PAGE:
Doha: The science of aging and research into ways to stay healthy into advanced old age were discussed at Weill Cornell Medicine-Qatar’s Grand Rounds.

Dr. Nir Barzilai, professor of medicine and genetics and director of the Institute for Aging Research, gave the presentation, which was titled How to Die Young at a Very Old Age.

Dr. Barzilai gave a precis of the historical and evolutionary background to the study of old age and its associated diseases, which is termed geroscience, explaining that human life expectancy for around 50-100,000 years was around 20 to 30 years. With technological development in the last 100-150 years, human life expectancy has radically increased but this has also revealed the diseases of old age that were not seen before - these being diabetes, stroke, heart diseases, certain cancers, dementia, stroke, hypertension, osteoporosis and others.

Dr. Barzilai said: “Of course, it is great news that we live longer, but as part of this deal we get these diseases that were not seen before. Not only that, but we might get multiple diseases and have to take multiple treatments, each of which might have unpleasant side effects. So after the age of about 60 we can quite easily end up with an accumulation of diseases and consequently quite poor quality of life. This is our history up to this point. But now we believe we can create a new history by studying aging and by thinking of aging as a preventable condition. The most important news is that aging really can be modulated and it’s actually not hard in the laboratory to find pathways that will increase healthspan and lifespan of animals - and there’s data that support the idea that we can do this in humans, too.”

Dr. Barzilai then explained that research has shown that growth hormone, which is of course very important when young, appears to be linked to aging and age-related disease in older age. Centenarians were found to have lower levels of growth hormone, and animals treated with drugs which block growth hormone lived 10 percent longer and were healthier in old age. He also said that the development of therapies to prevent aging (known as gerotherapeutics) would accelerate if biomarkers for aging are discovered so that it can be detected in the way it is possible to test for high cholesterol or high blood pressure. He also explained that a number of proteins have been identified as being associated with aging in humans, and that the commonly prescribed diabetes drug metformin has been shown to reduce mortality and increase longevity. Indeed, research shows that metformin attenuates all of the biological hallmarks of aging, these being cellular senescence, stem cell exhaustion, telomere attrition, epigenetic alterations, and genomic instability. As such, by attenuating aging, metformin also reduces the risk of age-related diseases. Additionally, metformin is generic, cheap, and has been proven to be safe, having been used for more than 70 years.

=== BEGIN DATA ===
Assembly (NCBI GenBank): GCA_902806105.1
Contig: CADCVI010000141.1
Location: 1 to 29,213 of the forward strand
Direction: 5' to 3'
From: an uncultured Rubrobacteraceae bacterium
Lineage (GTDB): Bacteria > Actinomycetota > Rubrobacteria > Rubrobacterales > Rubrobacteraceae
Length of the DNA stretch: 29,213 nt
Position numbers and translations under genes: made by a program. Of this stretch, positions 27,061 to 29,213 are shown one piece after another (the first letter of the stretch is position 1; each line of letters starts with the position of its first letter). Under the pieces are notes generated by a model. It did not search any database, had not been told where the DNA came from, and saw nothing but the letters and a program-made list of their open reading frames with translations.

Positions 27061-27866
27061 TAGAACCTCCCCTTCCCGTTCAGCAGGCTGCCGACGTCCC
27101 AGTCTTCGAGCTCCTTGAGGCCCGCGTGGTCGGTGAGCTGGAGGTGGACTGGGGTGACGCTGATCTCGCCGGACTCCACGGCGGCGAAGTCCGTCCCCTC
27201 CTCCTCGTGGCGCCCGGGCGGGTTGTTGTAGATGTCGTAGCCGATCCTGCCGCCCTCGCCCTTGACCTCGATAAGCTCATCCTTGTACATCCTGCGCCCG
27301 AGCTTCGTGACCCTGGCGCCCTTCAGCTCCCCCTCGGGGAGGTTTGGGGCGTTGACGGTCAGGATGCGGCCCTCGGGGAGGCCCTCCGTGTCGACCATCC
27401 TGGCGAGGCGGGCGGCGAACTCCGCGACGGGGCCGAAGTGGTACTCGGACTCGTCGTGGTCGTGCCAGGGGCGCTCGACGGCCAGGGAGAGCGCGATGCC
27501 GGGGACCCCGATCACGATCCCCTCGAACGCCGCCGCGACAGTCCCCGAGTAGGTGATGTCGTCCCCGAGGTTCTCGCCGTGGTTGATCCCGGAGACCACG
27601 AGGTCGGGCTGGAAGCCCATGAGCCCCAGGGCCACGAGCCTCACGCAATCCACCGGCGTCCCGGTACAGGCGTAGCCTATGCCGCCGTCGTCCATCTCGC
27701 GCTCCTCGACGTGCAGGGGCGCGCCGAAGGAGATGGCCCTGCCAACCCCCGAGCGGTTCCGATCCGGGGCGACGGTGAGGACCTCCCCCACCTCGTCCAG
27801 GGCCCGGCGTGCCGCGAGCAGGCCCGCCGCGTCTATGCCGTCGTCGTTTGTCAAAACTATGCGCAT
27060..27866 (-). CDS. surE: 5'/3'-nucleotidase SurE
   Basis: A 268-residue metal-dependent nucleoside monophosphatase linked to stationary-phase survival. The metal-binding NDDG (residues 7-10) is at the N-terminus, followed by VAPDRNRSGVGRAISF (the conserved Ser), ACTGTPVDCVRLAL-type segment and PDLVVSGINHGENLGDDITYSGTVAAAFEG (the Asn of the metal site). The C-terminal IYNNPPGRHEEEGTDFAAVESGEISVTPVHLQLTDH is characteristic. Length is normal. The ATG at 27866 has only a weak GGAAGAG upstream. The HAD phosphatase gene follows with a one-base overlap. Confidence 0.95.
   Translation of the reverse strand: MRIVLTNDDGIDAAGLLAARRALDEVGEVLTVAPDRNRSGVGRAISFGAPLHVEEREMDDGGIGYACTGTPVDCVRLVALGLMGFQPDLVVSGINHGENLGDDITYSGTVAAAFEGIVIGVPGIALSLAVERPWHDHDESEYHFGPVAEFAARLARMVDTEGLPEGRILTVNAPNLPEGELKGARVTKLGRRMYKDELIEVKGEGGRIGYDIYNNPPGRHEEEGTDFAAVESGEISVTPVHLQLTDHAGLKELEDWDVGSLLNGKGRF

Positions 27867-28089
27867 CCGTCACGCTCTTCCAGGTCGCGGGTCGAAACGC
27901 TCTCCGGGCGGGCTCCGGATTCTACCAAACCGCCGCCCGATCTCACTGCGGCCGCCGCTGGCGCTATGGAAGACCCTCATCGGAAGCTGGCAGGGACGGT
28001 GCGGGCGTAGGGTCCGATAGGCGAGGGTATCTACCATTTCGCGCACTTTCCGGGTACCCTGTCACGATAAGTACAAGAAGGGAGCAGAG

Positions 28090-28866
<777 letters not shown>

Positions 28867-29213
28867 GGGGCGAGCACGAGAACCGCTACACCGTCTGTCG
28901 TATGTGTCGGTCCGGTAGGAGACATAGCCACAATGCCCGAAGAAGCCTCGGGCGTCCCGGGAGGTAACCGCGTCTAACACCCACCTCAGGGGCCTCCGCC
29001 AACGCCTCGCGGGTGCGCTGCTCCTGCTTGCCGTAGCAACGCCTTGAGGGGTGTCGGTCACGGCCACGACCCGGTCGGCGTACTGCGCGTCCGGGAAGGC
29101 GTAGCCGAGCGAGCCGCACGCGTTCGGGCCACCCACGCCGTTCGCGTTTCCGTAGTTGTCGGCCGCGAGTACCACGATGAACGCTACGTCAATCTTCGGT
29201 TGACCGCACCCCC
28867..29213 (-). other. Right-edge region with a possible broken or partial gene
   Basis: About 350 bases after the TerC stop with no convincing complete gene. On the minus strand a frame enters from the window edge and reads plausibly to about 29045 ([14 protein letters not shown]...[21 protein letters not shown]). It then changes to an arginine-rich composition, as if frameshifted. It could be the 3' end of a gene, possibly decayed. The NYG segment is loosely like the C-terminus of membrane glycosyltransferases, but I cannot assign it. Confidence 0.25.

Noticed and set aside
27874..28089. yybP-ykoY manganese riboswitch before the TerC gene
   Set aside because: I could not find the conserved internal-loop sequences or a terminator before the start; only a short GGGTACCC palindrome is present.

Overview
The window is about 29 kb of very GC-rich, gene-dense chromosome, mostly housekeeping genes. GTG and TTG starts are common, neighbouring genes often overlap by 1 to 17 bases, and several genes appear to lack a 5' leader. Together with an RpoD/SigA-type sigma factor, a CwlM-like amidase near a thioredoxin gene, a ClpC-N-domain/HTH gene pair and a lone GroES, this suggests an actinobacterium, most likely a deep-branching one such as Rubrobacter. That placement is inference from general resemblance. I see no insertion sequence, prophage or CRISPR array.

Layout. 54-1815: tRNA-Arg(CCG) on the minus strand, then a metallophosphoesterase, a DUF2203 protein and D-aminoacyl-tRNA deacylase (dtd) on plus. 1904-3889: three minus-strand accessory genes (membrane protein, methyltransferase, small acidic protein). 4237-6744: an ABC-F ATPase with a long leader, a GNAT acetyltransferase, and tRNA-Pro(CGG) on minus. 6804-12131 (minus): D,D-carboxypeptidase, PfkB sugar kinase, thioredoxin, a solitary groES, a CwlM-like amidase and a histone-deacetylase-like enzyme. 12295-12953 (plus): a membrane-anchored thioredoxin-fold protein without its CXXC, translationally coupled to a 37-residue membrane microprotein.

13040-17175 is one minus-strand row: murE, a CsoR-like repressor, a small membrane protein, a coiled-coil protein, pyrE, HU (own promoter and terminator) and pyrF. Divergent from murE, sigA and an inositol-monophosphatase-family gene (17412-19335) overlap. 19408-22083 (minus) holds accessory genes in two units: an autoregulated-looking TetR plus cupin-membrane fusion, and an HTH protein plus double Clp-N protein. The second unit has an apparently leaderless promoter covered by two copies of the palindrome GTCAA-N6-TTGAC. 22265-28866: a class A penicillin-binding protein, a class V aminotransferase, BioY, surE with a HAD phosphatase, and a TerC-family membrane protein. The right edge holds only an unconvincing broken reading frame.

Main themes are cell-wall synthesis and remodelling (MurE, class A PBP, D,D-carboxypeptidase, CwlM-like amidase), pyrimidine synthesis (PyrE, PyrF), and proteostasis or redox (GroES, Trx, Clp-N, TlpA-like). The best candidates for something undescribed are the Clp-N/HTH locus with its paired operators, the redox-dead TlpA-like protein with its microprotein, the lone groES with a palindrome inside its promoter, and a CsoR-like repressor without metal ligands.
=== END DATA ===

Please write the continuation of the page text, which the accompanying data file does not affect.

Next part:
Regarding the regulatory environment in relation to the development of gerotherapeutics, Dr. Barzilai said there were challenges to overcome. “Unfortunately, aging is not recognized by the FDA as a treatable condition,” he said, “and if the diseases of aging are not recognized as preventable the healthcare providers will not pay for their clients to access these treatments, and pharmaceutical companies will not develop new and better drugs or work to discover better combinations of existing drugs.”

The lecture was accredited locally by the Ministry of Public Health’s Department of Healthcare Professions – Accreditation Section and internationally by the Accreditation Council for Continuing Medical Education (ACCME).